A fetus is not an independent entity – in order to live, it must drain the resources of the mother – it is literally a parasite until it is born. A newly-born infant is also helpless, but it does not impose a burden on the mother by its very existence – others may choose to provide for it. A parent who chooses to bring an human being into the world accepts an obligation to ensure that it is provided for, but until that choice is made, the fetus has no more right to live of the mother than a thief has to live on other’s wealth.

Humans own their own body

The most fundamental of rights is the right to one’s own life, which means the right to own one’s body. A woman’s body is not the property of the state or society, to be controlled by majority rule. Just as it would be unjust to violate a woman by raping her, so it is evil to force her to remain pregnant.

Pro-rights is the only consistent pro-life, pro-family position

“Responsible parenthood involves decades devoted to the child’s proper nurture. To sentence a woman to bear a child against her will is an unspeakable violation of her rights: her right to liberty (to the functions of her body), her right to the pursuit of happiness, and, sometimes, her right to life itself, even as a serf. Such a sentence represents the sacrifice of the actual to the potential, of a real human being to a piece of protoplasm, which has no life in the human sense of the term. It is sheer perversion of language for people who demand this sacrifice to call themselves ‘right-to-lifers.’ “

— Leonard Peikoff (Objectivism, in the Chapter on Government)

Further reading

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The One Minute Case Against Antitrust

Antitrust punishes the best companies

The list of antitrust targets reads like a Who’s Who of American business success stories. Standard Oil Company, Alcoa Aluminum Company, IBM, and Microsoft, are just a few. These companies were pioneers in developing new and beneficial products. Who doesn’t benefit from cheaper gasoline using methods pioneered by Rockefeller, the aluminum foil and light-weight aluminum parts invented by Alcoa, or the computer revolution, first in mainframes by IBM, and then in personal computing by Microsoft? These companies pioneered new industries and offered new products that were widely demanded by customers. The huge demand for their products and their large marketshare was a sign of how successful these companies were in selling products that many people wanted. Yet, that market share became the basis for antitrust lawsuits.

Antitrust is used by unscrupulous companies against their competitors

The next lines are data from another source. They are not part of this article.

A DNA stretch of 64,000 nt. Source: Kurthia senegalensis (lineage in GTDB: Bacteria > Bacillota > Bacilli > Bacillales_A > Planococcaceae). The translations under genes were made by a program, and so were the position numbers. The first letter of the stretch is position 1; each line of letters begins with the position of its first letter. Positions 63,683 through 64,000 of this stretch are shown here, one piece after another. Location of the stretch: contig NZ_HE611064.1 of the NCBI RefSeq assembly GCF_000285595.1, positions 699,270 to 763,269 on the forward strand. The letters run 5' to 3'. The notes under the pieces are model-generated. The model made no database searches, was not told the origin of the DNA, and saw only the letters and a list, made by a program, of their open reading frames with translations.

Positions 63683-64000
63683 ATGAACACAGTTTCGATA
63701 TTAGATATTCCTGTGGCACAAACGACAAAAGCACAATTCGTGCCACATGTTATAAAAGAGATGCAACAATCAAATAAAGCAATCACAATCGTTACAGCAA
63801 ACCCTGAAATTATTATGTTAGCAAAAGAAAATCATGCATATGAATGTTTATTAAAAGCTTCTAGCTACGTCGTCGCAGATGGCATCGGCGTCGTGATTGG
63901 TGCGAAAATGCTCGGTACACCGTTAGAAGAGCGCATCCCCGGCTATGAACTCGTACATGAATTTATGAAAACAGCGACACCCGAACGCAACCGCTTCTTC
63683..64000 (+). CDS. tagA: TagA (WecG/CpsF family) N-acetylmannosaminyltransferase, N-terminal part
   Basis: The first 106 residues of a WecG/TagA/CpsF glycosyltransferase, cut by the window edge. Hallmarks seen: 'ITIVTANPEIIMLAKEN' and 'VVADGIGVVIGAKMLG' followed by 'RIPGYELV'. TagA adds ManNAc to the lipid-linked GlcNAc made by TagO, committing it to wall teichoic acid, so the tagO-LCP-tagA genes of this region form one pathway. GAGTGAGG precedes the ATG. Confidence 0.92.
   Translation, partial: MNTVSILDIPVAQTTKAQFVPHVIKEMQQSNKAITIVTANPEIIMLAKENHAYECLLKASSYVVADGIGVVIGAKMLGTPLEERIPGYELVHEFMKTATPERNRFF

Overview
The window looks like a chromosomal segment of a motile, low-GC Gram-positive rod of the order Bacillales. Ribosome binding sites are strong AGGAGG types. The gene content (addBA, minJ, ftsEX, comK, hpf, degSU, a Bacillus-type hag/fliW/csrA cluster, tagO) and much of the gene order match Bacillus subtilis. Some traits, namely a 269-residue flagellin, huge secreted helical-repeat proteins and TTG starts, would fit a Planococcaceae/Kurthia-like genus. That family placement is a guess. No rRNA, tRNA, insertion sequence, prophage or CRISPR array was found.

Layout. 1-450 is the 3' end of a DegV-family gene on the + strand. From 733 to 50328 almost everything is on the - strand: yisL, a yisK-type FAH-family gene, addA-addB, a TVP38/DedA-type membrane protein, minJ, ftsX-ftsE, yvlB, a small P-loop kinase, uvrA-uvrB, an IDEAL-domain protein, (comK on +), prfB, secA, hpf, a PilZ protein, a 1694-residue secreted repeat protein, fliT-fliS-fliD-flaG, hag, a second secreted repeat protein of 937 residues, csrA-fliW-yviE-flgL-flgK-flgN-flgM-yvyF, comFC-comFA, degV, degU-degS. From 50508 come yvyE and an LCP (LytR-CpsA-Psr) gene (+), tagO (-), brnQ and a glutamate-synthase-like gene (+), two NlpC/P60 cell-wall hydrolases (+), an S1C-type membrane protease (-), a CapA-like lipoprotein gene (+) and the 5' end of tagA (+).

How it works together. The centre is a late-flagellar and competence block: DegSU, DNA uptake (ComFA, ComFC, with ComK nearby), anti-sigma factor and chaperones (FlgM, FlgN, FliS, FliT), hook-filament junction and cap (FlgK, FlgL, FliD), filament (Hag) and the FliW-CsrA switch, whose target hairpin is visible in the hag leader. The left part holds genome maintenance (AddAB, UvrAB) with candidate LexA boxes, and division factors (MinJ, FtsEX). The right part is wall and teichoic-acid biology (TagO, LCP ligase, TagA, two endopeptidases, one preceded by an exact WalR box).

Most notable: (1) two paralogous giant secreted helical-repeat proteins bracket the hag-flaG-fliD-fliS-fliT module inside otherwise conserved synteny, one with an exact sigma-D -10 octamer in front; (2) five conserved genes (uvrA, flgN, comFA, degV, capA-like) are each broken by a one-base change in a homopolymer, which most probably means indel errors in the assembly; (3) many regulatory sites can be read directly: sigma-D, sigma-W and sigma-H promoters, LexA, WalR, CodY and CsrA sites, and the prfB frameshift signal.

An honest businessman competes by selling a better product. It is not a coincidence that it is usually second and third-tier companies who use antitrust to hammer a more successful competitor. What does it say about the competitive spirit of a company that must cry to “mother” (i.e., the Federal Trade Commission) when the competition gets too tough? Antitrust is used by less successful businessmen to stifle competition.

Antitrust is arbitrary and non-objective; it is bad law

A good law is easy to understand and apply, so that one clearly knows in advance what is a crime and what is not a crime. Antitrust laws make it impossible to know whether one is committing a crime. Under antitrust, it can be illegal to charge less than your competitor (that is considered “price gouging” or “dumping”), to charge the same price as a competitor (that could be “collusion” or “oligarchy”), or to charge a higher price than your competitor (that could be “monopolistic behavior” or “destroying consumer surplus”). Thousands of lawyers and regulators extract hundreds of millions of dollars out of the economy wrestling with these questions. No one should be subject to such arbitrary law.

Capitalism doesn’t need antitrust

The great successes in business were achieved by companies that began small, and became large through innovation and lower prices. Antitrust did not make those successes happen. On the contrary, antitrust is poised like a guillotine at the throats of every businessman who has the foresight, perseverance and pluck to become successful. His very success, his large market share, puts a target on his back for unscrupulous competitors and eager bureaucrats.

Further reading

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The One Minute Case For Open Immigration

Restricting immigration violates individual rights

The founding principle of the United States is that “all men” are endowed with “certain unalienable Rights“. These rights are inherent to our nature as human beings, not privileges granted by the government. It is unjust to protect the rights of some but violate the rights of others because of their place of birth.